This week I found myself wondering why we wait for someone’s passing to publicly to praise them or to acknowledge our gratitude.
Nearly three months days ago, my father-in-law passed away. The first few days went by in a haze and we had an endless stream of visitors —relatives, friends, former colleagues and many who were strangers to me. As at my own father’s wake, I learned how my reticent father-in-law had helped or inspired them in their personal and professional lives. Whether it was his personal tax accountant or nationally renowned captain of business, the story often highlighting his sense of humor, was one of specific impact delivered with genuine gratitude. I know my father-in-law would have been touched and even a tad bit embarrassed at such praise.
Whilst my own stories about him will have to wait, I reckoned its time for me to publicly acknowledge the many people (who I’ve never met) yet whose writings not only bring me great joy but educate and shape me. I hope some or all of them bring you the same joy.
Irena Dumitrescu is a professor of medieval English and an essayist. Her latest newsletter is what triggered this particular post. Irena writes The Process, “a newsletter about pursuing a creative life in the face of modern distraction, exhaustion, and just all-around harsh vibes.” By her own admission The Process is not an “every Friday” type of newsletter, but each issue has dug deep. In fact the latest one made me lean over to my wife and hand her my phone and say read this! And to my surprise it had the same degree of impact on my musician spouse as it did on me—particularly the trying hard, the eminently relatable concept of the Romanian a se screme (well known to Tamilians as mukkal!). And certainly the advice “less self-chastisement, and more of a willingness to accept the experience for what it is.”
Joshua Doležal author of The Recovering Academic newsletter is a prolific writer, putting out two of three issues a week. Joshua is a lyrical writer—his prose just as visual as his poetry who’s love for the Montana he grew up in reminds me of Steinbeck’s (very different) America. Recently he’s begun a series around folks who’ve left academia (with an emphasis on those in the humanities) to find a job in the real world. His depth of thought, imaginative writing and sheer output (even while it makes me envious) is a joy and inspiration.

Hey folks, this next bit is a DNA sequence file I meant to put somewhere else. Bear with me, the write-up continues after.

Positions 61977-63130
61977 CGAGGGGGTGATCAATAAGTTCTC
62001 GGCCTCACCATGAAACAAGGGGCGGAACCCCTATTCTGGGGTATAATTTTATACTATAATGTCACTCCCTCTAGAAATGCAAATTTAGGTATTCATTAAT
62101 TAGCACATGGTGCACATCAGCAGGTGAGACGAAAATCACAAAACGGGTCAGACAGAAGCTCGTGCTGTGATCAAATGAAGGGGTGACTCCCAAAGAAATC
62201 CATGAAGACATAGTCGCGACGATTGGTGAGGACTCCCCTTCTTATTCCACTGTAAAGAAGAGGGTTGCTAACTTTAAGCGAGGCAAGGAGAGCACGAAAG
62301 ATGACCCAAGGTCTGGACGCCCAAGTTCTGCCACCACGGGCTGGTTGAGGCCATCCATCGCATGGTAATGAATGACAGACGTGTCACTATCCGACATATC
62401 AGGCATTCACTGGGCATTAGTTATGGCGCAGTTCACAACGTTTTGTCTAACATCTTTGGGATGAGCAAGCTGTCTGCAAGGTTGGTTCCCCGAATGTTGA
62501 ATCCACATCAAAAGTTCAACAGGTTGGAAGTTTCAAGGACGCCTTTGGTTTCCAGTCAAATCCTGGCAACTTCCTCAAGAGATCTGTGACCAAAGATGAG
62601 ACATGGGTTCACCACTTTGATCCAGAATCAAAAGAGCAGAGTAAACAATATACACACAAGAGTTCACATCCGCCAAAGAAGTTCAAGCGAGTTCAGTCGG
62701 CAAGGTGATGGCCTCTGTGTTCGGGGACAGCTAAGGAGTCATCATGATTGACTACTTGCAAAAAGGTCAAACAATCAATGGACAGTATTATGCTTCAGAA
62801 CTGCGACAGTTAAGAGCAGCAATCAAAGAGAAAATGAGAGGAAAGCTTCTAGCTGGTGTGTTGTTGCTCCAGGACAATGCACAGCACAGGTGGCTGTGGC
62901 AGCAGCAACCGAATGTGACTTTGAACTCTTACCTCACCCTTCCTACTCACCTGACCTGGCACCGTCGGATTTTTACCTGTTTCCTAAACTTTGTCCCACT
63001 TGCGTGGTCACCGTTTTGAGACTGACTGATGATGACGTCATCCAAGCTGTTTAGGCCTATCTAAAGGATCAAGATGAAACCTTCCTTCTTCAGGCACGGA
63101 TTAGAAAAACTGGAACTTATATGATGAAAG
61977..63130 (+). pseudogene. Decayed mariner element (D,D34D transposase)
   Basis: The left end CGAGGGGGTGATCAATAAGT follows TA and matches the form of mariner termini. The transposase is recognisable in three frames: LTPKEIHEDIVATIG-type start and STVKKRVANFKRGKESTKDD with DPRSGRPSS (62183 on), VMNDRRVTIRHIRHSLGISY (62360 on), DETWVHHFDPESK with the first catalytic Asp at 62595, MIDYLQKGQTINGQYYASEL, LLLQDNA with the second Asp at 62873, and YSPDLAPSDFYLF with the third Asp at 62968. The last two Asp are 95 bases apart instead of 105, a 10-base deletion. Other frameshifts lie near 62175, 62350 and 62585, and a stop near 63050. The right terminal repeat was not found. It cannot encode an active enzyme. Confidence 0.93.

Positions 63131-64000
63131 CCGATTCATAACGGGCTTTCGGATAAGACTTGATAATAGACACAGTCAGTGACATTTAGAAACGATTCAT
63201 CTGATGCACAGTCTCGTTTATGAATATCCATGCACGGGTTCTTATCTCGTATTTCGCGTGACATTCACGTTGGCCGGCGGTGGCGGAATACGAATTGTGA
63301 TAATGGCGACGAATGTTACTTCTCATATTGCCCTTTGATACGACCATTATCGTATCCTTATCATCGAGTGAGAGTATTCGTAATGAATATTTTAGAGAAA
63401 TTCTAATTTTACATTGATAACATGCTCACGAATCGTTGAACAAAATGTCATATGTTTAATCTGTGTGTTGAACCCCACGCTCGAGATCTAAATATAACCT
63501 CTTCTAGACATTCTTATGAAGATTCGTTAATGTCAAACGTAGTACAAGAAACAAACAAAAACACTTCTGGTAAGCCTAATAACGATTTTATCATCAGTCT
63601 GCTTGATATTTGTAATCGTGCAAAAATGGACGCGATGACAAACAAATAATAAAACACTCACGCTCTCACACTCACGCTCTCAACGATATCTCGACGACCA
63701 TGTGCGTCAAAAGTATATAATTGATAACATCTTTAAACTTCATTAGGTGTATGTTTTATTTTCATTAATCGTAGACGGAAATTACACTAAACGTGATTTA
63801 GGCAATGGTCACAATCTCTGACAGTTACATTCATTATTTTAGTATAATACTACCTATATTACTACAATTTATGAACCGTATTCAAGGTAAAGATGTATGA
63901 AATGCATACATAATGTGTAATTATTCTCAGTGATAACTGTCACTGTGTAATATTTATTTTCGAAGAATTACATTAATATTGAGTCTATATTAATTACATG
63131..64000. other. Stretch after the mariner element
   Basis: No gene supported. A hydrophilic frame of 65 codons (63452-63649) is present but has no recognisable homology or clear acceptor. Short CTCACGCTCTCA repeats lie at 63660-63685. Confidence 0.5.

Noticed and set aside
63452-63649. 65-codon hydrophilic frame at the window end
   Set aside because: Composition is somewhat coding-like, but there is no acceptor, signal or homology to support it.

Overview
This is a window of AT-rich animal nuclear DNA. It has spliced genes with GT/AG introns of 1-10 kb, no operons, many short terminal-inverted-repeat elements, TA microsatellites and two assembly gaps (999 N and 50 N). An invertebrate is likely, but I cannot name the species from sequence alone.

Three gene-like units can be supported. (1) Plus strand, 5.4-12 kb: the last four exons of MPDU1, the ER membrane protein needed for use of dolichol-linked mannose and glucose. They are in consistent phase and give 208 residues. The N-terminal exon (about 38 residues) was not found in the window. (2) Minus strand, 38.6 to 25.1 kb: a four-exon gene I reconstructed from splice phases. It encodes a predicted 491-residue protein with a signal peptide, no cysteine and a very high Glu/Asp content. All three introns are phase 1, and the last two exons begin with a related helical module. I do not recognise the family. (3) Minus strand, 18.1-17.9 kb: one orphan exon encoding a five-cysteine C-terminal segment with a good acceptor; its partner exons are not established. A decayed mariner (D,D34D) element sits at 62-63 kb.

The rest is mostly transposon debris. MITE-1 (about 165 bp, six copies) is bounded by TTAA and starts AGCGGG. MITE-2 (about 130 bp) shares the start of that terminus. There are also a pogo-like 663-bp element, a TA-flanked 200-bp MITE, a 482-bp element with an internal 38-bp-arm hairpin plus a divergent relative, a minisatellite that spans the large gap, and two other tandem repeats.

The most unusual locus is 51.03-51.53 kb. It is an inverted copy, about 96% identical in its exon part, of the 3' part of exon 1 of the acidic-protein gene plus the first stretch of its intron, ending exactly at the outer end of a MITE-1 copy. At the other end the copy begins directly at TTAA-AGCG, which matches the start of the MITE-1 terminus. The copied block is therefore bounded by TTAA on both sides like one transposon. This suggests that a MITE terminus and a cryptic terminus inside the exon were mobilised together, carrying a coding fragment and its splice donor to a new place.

John Naughton, Irish academic and columnist for the Observer whose daily newsletter Memex 1.1 is the first one I’ve read each day (and the one I’ve read the longest!) He’s amongst the best content curators on the internet IMO. With sections such as “Musical alternative to the morning’s radio news,” “Long read of the day” and (my favorite) “My commonplace booklet” I find it uplifting, invaluable and an easy read.
Heather Cox Richardson, historian, author and educator is the author of the daily newsletter “Letters from an American” is someone I discovered only this year. Whilst I avoid catching the “news” in any sort of real time, and Heather on many an occassion does cover the events of the day, her overall factual and more importantly optimistic take on the events of the day has now made her newsletter the one I read first each day. Of course she covers a good deal of American history using dates and anniversaries as a trigger—a thoroughly absorbing and education read.
Om Malik (the plus one without whom this list would not be complete) writer, photographer and investor is the one blogger that I’ve followed across the years. The breadth of his writing—whether on tech, the business and people of tech, his prognostications, or photography or the personal he keeps it not just real but provocative. And he gives John Naughton a run for his money as a content curator.
My father-in-law would have been 94 this Fall. Even as I remember him and cherish the time I had with him, I want to acknowledge the these amazing writers who inspire and shape me today.